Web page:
Humans Slaughtered Mammoths But Can They Save Us from Climate Change? #globalwarming #rewilding #elephant #climatechange #nature #EndangeredSpeciesDay

Feral horse

Rewilding is “large-scale conservation aimed at restoring and protecting natural processes and core wilderness areas.” In North America and Europe, projects are underway to protect and reintroduce large wildlife, including predators, and reverse habitat loss.

Pleistocene rewilding seeks to restore ecosystems from ten thousand years ago – for example, by introducing elephants, lions, and cheetahs to protected areas in the American Great Plains.

Rewilding aims to save animals and ecosystems, but a project now underway in Siberia is “a radical geoengineering scheme” with a human-centric goal: to slow climate change.

During the last Ice Age, vast areas of grasslands beyond the edges of glaciers locked up huge amounts of carbon in Siberia (not something universal in the Arctic.) As today’s permafrost melts, release of all that carbon dioxide threatens to create a positive feedback that would accelerate global warming and make climate change worse for you and me – and our progeny. But returning these areas to Pleistocene grassland could slow or prevent the change by keeping “permafrost frozen by giving it a top coat of Ice Age grassland.”

All we need are the animals that created that grassland ecosystem. Horses, bison, musk ox, and reindeer have already been moved into what was once a Soviet-era gulag of gold mining, but the project needs something bigger – mammoths.

Cloning may jump into your mind, but it’s not likely. DNA degrades even when frozen and we may never find a viable mammoth cell. But mammoths are closely related to elephants, and scientists from across the globe are working to resurrect the mammoth by turning on genes that will adapt elephants to the Arctic climate by giving them heavy coats, thick layers of fat, and smaller ears, among other changes.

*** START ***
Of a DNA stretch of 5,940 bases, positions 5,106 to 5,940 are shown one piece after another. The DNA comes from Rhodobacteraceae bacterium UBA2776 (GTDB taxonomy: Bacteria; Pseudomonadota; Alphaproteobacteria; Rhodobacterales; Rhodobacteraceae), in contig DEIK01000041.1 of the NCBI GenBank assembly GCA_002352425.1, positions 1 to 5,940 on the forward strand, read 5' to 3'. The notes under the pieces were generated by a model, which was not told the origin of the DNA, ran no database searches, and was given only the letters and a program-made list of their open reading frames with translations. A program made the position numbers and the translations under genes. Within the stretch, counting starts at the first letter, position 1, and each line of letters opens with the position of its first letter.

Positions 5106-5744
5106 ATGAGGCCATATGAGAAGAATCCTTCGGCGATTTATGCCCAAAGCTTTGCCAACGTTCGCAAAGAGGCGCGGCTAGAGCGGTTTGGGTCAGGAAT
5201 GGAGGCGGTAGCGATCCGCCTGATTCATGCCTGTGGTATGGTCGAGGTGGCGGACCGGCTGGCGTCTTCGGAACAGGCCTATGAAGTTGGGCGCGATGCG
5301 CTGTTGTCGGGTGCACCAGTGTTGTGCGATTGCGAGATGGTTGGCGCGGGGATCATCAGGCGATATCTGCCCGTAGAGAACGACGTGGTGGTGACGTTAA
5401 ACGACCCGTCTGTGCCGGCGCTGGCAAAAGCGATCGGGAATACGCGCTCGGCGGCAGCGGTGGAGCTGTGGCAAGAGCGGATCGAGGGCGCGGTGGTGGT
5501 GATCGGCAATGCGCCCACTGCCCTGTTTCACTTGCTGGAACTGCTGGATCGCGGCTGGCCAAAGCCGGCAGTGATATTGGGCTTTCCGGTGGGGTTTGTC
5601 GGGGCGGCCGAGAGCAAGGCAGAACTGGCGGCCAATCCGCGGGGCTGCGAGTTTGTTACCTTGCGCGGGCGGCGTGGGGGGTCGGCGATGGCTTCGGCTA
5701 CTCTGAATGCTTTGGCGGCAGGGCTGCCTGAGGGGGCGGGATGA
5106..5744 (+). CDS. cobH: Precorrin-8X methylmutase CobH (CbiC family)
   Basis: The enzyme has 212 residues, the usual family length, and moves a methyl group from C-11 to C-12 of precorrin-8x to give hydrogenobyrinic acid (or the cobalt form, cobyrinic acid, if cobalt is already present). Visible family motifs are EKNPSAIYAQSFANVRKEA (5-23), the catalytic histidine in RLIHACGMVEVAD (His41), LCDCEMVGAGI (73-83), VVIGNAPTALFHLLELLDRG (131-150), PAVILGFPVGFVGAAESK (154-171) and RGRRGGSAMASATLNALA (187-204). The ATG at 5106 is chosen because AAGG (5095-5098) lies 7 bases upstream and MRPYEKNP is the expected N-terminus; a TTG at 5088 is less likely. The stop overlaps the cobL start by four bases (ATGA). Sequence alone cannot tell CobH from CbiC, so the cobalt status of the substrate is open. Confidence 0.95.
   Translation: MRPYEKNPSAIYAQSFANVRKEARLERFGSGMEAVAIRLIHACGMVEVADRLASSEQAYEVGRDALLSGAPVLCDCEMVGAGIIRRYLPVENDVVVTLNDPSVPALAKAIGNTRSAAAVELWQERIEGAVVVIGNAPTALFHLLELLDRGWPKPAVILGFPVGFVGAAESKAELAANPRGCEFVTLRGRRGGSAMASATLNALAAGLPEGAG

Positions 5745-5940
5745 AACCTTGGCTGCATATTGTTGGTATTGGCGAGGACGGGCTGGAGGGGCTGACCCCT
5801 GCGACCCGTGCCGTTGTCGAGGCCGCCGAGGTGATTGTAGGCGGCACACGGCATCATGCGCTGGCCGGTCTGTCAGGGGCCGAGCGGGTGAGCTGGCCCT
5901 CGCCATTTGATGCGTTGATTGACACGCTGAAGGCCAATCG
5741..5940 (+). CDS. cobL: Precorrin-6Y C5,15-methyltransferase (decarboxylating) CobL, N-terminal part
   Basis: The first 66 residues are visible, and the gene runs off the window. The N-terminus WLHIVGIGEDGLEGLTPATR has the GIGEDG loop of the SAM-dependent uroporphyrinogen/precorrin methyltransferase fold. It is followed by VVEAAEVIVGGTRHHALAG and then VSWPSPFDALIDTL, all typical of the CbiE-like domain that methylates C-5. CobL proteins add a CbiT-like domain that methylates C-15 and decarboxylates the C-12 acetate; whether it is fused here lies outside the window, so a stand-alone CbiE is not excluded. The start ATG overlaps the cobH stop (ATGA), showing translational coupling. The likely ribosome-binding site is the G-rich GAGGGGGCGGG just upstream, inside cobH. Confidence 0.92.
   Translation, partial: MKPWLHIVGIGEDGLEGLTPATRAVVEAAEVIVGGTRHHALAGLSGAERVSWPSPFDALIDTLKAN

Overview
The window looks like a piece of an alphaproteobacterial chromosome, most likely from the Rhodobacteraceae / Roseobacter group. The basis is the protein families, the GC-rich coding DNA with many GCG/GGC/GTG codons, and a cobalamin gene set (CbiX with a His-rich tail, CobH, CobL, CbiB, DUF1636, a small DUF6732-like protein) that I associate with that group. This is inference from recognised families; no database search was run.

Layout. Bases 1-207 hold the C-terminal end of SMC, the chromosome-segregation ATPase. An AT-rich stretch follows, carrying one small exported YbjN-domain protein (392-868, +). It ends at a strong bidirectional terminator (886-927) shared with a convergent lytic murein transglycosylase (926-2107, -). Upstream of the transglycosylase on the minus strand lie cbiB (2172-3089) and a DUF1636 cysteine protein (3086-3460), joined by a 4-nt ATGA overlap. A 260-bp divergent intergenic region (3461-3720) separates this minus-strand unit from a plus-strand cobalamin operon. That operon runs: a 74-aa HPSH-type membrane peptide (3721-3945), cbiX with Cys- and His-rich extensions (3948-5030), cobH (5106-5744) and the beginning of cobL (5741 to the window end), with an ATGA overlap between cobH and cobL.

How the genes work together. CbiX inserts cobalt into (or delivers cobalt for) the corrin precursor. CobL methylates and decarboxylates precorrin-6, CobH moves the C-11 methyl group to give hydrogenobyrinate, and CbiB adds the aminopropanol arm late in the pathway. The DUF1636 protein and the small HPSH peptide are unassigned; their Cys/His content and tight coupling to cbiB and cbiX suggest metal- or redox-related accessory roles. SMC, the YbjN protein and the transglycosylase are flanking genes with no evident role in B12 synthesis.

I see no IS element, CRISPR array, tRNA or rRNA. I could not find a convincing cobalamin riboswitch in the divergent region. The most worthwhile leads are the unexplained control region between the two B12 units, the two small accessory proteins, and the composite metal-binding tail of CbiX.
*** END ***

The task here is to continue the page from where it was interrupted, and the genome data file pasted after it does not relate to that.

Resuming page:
That seems like the easy part. If embryos are eventually created, they can’t be placed in surrogate elephant mothers – Asian elephants are endangered. So artificial wombs are needed.

A womb isn’t just a bucket of fluid.

The mammalian mother–child bond, with its precisely timed hormone releases, is beyond the reach of current biotechnology. But scientists are getting closer with mice… [There are] hopes to deliver the first woolly mammoth to Pleistocene Park within a decade.

Even if the technical problems are solved, there’s still a cultural issue. A baby needs a mother. Elephants – and, no doubt, mammoths – are highly social animals.

Older mammoths would have taught the calf how to find ancestral migration paths, how to avoid sinkholes, where to find water. When a herd member died, the youngest mammoth would have watched the others stand vigil, tenderly touching the body of the departed with their trunks before covering it with branches and leaves. No one knows how to re-create this rich mammoth culture, much less how to transmit it to that cosmically bewildered first mammoth.

It’s an amazing, overwhelming undertaking. But there are people out there working on it. Perhaps we’ll see reconstructed, de-extincted mammoths in our lifetime.

Thanks to theatlantic.com for their article, with some help from wikipedia.org.